Tag: calm corners

How Sensory Regulation Helps With Challenging Behaviors


I began to see a big shift in Michael the day he began to notice he had sensory issues and how he could handle or regulate these. The first time was about four years ago. He was having issues when he first came in from school, a usual difficult time of the day for all kids, but particularly kids with neuro developmental issues or autism. We began working with a great Psycho Educator who suggested, based on his activity preference, what she called a “calm box or corner.” In this box would be objects like squeeze toys he could use and beans to play with, all these to handle with his hands which helped calm him down. The “calm corner” was similar for his central nervous system. It had toys like this as well as stuffed animals to squeeze, a ball, a boxing punching bag if he was angry etc. There were also pillow that he could put on top of him or around him like a fort. As well, it could include his swing and trampoline and a play tunnel to run through. And guess what happened? After talking with him about his feelings of anxiety and overload and how he couldn’t come home and yell and throw things, one glorious day Michael connected the pieces. He came through the door, looked at me and I could tell he was wiped out. He said:

“I need to go downstairs to my calm corner and run through my tunnel.”

He was six years old! I was so glad he was beginning to make that connection of body and mind and learn to start regulating. Michael’s sensory issues even now interfere with his functioning sometimes. We are now back to using gum which helps him focus, stay calm in situations where he is nervous or tired. We have also ordered him some vibrating toys as he likes to clink toys against his chin and if no toy is available use his hand. He was starting to leave a red mark which was worrying us so we have now implemented that. The exciting this though is when Michael started connecting the dots and was able to communicate his needs to Dad and I. From there, we have all been able to come up with tools together where Michael gets the final say as to what works.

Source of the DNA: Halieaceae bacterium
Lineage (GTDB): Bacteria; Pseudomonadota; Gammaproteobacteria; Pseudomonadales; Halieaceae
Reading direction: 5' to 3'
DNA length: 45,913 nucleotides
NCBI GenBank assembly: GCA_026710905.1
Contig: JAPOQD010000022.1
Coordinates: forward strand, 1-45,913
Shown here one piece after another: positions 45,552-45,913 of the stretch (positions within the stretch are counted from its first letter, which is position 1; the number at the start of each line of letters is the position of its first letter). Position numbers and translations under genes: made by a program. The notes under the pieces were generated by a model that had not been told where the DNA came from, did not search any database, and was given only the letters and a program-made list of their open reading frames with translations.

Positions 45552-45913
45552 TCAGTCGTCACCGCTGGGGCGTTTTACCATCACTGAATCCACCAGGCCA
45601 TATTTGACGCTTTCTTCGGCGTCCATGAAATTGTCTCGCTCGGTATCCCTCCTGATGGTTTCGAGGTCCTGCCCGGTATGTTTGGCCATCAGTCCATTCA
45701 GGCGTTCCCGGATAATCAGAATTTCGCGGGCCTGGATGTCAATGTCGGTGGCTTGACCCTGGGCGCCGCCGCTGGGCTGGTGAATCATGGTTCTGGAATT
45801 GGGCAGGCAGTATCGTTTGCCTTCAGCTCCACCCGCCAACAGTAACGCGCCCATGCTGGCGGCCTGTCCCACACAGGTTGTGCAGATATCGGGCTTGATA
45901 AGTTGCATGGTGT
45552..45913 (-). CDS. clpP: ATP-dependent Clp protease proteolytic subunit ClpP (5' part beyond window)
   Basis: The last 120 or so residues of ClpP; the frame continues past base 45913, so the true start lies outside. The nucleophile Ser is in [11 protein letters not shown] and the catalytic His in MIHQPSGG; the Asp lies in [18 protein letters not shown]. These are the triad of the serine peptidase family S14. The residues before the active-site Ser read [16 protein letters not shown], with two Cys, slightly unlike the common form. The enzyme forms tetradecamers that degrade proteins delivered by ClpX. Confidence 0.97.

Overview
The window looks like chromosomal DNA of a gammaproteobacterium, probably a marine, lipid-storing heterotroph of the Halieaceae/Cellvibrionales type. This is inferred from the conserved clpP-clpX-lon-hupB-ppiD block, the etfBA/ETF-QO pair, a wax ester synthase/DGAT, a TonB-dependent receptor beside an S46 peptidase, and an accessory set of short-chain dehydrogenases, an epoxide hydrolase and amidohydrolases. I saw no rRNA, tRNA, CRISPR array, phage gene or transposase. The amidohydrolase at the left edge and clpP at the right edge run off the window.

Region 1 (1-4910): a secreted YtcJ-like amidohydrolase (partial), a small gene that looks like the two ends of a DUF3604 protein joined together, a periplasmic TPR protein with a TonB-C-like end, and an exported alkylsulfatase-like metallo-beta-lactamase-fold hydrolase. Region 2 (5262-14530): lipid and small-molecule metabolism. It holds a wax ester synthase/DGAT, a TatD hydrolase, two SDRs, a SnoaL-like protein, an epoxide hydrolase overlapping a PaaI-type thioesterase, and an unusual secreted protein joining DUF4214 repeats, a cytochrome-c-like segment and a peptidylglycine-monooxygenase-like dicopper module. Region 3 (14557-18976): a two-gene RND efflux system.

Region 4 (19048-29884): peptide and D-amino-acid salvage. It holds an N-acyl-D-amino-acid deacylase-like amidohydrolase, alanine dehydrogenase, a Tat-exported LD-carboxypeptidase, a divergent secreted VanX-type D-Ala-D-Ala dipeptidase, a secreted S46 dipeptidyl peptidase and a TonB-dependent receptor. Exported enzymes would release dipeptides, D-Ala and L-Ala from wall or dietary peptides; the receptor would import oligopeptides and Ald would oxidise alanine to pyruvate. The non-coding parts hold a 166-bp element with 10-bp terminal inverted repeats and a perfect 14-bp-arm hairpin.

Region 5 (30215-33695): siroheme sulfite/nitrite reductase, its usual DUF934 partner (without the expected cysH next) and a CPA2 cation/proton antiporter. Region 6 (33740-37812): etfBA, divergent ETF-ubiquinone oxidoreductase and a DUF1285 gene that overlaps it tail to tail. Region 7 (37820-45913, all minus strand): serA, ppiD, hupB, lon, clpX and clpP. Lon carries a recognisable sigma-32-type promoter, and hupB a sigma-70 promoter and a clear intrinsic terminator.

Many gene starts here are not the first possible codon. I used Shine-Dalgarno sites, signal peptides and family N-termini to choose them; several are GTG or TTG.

Exceptional Parents, are you struggling to help your Exceptional Child regulate their sensory issues? Are they exhibiting a lot of bad behaviors due to this? You are not alone. It happens to all of us at one time or another. Just remember to try and communicate with your child. Ask them how they are feeling and help them learn to be their own little detective in figuring out how they can meet their sensory needs. If you play detective as well, you will be able to see what sets them off and what helps them. It will be the gift of a lifetime when they have tools to handle the difficult times in their life. And you as a parent will be calmer and happier seeing your child manage their stress so well.  Until next time.

Are you looking to make changes in your special needs parenting life? Do you need support on your journey?  I am a writer and parent coach who is passionate about empowering parents to trust their own instinct when raising their exceptional children with autism, and remembering that parenthood is as much a journey for us as childhood is for our children. For more information on my parent coaching programs, and to book a FREE 30 Minute Consultation Session, see my website: http://www.creatingexceptionalparenting.com.